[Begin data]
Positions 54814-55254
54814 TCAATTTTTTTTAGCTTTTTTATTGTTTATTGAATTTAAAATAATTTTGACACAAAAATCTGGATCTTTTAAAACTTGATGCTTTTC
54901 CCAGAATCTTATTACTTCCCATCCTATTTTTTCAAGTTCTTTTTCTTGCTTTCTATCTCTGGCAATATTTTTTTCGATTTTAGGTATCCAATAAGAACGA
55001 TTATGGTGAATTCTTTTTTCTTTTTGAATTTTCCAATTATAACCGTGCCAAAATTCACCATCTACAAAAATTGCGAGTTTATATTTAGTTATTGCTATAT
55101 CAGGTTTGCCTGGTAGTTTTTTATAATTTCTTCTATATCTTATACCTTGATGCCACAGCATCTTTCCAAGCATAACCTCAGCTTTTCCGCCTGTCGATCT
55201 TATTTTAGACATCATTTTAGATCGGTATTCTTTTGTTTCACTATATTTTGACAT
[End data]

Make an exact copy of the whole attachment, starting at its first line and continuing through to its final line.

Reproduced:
Positions 54814-55254
54814 TCAATTTTTTTTAGCTTTTTTATTGTTTATTGAATTTAAAATAATTTTGACACAAAAATCTGGATCTTTTAAAACTTGATGCTTTTC
54901 CCAGAATCTTATTACTTCCCATCCTATTTTTTCAAGTTCTTTTTCTTGCTTTCTATCTCTGGCAATATTTTTTTCGATTTTAGGTATCCAATAAGAACGA
55001 TTATGGTGAATTCTTTTTTCTTTTTGAATTTTCCAATTATAACCGTGCCAAAATTCACCATCTACAAAAATTGCGAGTTTATATTTAGTTATTGCTATAT
55101 CAGGTTTGCCTGGTAGTTTTTTATAATTTCTTCTATATCTTATACCTTGATGCCACAGCATCTTTCCAAGCATAACCTCAGCTTTTCCGCCTGTCGATCT
55201 TATTTTAGACATCATTTTAGATCGGTATTCTTTTGTTTCACTATATTTTGACAT